Monday, 11 February 2013

Royston, Hertfordshire

St John the Baptist; I wasn't so sure and am still uncertain. It seemed over restored but still contained loads of interest, most of which was tarted up - I think Pevsner sums it up with 'townish'.

ST JOHN AND ST THOMAS. The present church is large and townish. It lies E of the old road and S of the new main road of Royston. It looks all of a piece, but is in fact a post-Reformation adaptation of the monastic church. Of this the nave and aisles were pulled down. The wall running W parallel with the N aisle wall of the church is the N aisle wall of the monastic church. The W tower stands where the nave must have ended. The rood-stair  has been traced one bay E of the tower. This first bay of the present nave is different from the others. After that the nave appears on the S side for two bays as a convincing piece of mid C13 design, with piers consisting of four big main shafts and four keeled diagonal shafts, and carrying octagonal capitals and complexly moulded arches. The N arcade and the rest of the s arcade have mostly octagonal piers. But one on the N side has four main and four subsidiary shafts, presumably the result of the re-use of old materials. This same very understandable device accounts for the odd blocked archway in the N aisle and for details of the W tower, and of the S aisle windows. The E part of the nave is again a part of the monastic church which can easily be reconstructed. It represents the originally aisleless E end of the chancel. 0n the N side one large lancet remains complete and the springing of a second can be recognized. On the S side the tops of all three (with dog-tooth ornament) have been exposed in the masonry above the arcades. — At what time these arcades were built so entirely in the spirit of the old work cannot be said. The Royal Commission is satisfied with ‘in the C17 or C18’ and ‘at some uncertain period’. Fresh detail research is needed. The present chancel and most of the W tower including the W portal are C19. But the Piscina in the chancel is again a genuine C13 fragment. - PULPIT. Containing tracery from the former SCREEN of which other fragments have been used for a DESK. - SCULPTURE. Image of the Virgin (headless) and of a bishop (also headless), both of alabaster, C15. - STAINED GLASS. C15 angels in a N Window. - PLATE. Chalice, 1621; fine Paten, 1629; Paten, 1718. - MONUMENTS. Alabaster effigy of a Knight, two angels at the head, late C14. - Brass to William Tabram, Rector of Therfield, d. 1462, demi—figure under cusped ogee canopy with thin pinnacles (nave). - Brass to a man and woman, c. 1500 (nave). - Thin Brass Cross in stone slab, C15 (chancel). -  Against the outer N wall large tablets referring to the BELDAM VAULTS close by, the earlier with scrolly broken pediment records names from 1725 onwards, the later in a Gothic Revival style (very Dec with crocketed ogee canopies) from c. 1830 onwards.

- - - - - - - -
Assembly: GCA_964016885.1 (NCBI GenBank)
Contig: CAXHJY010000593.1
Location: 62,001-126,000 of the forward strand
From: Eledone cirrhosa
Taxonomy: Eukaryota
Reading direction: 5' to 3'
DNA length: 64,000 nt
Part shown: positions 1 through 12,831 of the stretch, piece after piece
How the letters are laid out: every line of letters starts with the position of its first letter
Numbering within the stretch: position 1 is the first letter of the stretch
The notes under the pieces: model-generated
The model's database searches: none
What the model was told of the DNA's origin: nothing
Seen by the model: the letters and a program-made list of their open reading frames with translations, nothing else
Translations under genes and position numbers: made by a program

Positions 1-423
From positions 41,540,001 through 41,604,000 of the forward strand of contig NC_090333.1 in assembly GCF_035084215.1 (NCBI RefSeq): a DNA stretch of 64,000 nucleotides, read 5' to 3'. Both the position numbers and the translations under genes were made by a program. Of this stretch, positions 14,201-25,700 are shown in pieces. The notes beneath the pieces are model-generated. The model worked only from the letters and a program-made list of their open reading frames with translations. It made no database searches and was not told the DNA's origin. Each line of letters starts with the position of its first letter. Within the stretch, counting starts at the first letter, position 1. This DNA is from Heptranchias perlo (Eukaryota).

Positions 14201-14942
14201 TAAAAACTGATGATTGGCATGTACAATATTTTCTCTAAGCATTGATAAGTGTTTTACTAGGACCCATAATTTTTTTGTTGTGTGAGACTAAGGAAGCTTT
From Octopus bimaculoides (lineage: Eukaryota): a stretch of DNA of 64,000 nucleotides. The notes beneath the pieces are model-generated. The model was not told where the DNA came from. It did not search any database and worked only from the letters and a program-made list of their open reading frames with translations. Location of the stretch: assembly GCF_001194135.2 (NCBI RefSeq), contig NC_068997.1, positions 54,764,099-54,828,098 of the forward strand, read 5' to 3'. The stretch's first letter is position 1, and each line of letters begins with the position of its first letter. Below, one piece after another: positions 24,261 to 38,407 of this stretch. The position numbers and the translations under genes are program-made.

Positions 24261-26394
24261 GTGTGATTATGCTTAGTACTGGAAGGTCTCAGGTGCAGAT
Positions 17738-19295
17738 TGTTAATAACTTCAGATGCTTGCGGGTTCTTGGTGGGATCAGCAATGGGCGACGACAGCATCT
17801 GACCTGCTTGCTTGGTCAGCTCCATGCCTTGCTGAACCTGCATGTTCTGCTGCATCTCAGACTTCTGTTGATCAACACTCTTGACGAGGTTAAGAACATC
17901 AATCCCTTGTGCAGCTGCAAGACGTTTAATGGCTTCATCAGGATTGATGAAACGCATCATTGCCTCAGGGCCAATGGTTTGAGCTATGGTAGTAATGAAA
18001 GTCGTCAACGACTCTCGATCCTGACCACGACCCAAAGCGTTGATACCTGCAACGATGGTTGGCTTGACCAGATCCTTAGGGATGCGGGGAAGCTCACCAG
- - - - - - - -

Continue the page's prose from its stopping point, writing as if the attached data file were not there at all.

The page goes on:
North chancel window (2)

Alabaster knight (3)

Boss Green Man (5)

Madonna & Child (1)

Royston. A town of narrow streets lined with old inns and houses, it has three notable things to bring a traveller here: a cave unique in Europe, the remnants of a palace famous for a poignant event in the history of the Empire, and a church with something in it from every century since the 13th.